We’ve all seen the stories in the papers about a family on a Mediterranean holiday who have downloaded the latest episode of their favourite soap onto a phone or tablet and been landed with a massive bill for data on their return home. Recent changes in EU rules have promised to put an end to these elevated roaming charges, but is it all good news for the UK holidaymaker?
At present, there is a very confused picture when it comes to using your phone overseas. Some people are on contracts which allow them to use their mobiles in Europe at the same rates as at home. Others have the option to pay an extra daily sum which allows them to text, call or use the internet to set limits. Another group doesn’t have any special deals for internet use overseas, and this is where the huge bills for making a call or logging onto social media can arise. Since 2016 there has been a cap on the charges applied to calls, texts or mobiles, but these can still mount up over the course of a fortnight in the sun. The European Parliament has been debating the issue of roaming charges for years, and it’s worth bearing in mind that these charges affect visitors to the UK as well as UK travellers overseas.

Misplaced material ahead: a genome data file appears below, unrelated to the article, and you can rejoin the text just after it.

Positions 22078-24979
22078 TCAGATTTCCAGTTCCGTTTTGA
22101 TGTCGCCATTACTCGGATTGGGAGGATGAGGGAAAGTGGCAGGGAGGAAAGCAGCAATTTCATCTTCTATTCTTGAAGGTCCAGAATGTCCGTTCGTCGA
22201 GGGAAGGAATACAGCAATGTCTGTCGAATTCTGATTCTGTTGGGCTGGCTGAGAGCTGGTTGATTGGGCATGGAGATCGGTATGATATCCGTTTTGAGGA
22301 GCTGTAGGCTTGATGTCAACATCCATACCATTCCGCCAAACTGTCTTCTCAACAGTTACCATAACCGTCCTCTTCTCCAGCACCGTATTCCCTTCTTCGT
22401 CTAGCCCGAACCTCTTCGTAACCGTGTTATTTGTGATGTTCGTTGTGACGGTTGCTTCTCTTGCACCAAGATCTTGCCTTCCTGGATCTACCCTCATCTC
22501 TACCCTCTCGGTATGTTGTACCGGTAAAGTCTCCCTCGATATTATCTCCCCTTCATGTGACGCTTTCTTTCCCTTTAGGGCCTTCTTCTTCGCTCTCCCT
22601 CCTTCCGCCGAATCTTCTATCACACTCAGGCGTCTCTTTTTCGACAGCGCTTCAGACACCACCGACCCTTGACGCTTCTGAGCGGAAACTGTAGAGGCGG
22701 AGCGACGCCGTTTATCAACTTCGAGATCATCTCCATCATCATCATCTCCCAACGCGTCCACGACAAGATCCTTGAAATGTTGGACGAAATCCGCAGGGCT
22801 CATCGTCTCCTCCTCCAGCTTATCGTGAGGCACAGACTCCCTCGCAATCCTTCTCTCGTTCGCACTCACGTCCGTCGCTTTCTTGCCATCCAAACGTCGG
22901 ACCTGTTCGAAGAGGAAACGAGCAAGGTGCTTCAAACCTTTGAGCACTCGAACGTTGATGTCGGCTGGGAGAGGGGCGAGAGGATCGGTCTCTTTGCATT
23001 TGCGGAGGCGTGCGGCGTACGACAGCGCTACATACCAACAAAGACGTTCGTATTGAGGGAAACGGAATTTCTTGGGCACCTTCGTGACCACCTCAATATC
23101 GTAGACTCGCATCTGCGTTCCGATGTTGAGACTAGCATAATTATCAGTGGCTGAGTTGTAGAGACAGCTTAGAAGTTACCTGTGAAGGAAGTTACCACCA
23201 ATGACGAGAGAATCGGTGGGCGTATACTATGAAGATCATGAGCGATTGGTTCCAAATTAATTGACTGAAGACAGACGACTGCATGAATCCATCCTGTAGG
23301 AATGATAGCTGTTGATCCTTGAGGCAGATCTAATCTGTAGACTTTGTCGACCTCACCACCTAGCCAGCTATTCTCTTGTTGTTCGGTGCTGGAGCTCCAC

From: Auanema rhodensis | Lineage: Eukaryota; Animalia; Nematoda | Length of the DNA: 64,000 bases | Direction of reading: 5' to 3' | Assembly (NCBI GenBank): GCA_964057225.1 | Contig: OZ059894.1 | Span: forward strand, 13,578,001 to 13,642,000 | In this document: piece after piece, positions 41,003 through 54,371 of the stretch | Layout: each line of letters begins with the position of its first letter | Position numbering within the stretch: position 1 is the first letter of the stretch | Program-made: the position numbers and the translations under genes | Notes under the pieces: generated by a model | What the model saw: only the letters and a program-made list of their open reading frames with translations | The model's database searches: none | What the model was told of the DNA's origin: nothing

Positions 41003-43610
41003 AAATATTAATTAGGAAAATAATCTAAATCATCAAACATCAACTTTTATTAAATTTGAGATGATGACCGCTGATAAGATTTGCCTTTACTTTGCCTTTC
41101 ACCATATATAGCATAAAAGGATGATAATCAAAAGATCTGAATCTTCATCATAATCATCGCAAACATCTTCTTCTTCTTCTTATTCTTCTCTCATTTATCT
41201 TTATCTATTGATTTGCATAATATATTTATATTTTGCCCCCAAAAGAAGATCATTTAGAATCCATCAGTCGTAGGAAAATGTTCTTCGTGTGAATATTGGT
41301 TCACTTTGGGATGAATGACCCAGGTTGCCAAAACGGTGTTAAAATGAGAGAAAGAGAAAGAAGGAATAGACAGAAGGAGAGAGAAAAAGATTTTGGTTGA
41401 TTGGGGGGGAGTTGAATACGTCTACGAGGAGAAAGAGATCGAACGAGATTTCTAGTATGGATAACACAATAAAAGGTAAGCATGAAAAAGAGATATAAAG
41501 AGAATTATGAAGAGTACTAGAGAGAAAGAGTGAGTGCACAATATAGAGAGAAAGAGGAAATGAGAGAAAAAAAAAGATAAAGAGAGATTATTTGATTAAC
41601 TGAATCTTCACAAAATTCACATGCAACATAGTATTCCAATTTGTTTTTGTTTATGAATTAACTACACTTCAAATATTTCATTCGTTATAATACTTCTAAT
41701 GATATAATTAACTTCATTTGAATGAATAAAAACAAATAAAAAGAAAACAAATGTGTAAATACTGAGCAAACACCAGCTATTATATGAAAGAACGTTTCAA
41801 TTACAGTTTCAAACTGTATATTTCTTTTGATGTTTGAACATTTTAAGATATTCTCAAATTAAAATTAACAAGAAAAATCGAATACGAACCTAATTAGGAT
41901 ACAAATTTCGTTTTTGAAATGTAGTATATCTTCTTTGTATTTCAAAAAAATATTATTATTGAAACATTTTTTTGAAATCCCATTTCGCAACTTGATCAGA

The changes proposed by the EU are due to come into force on 15th June 2017. After that date, UK visitors to any European country will be able to use their calls, text and data on the same basis as at home. Although many phone providers and networks are advertising this change as “free” roaming that’s not strictly speaking the case; the deal allows you to use whatever bundle of calls, texts and data you have agreed with your provider throughout the EU. You will be charged the same for a call or text whether you Manchester, Malaga or Munich. The same rules apply to data, although if you exceed your agreed limits with your network provider, excess charges will apply as they always do.
This all sounds very positive and it’s great news for tourists and business travellers who want to use their phones or tablets all over Europe without being hit with huge charges. It’s important to remember though which countries constitute “Europe” in this sense – these changes in roaming only apply to EU member countries, not members of the wider European Economic Area such as Switzerland or Norway. It also doesn’t include the popular holiday destination of Turkey, or anywhere else in the eastern part of Europe which hasn’t yet applied to join the EU. Further afield, you’ll have to check charges with your mobile phone provider if you are travelling outside Europe. The good news may also be short lived as once the UK leaves the EU at some point in 2019, this agreement will cease. The UK government may negotiate a continuation of the agreement, but this remains to be seen.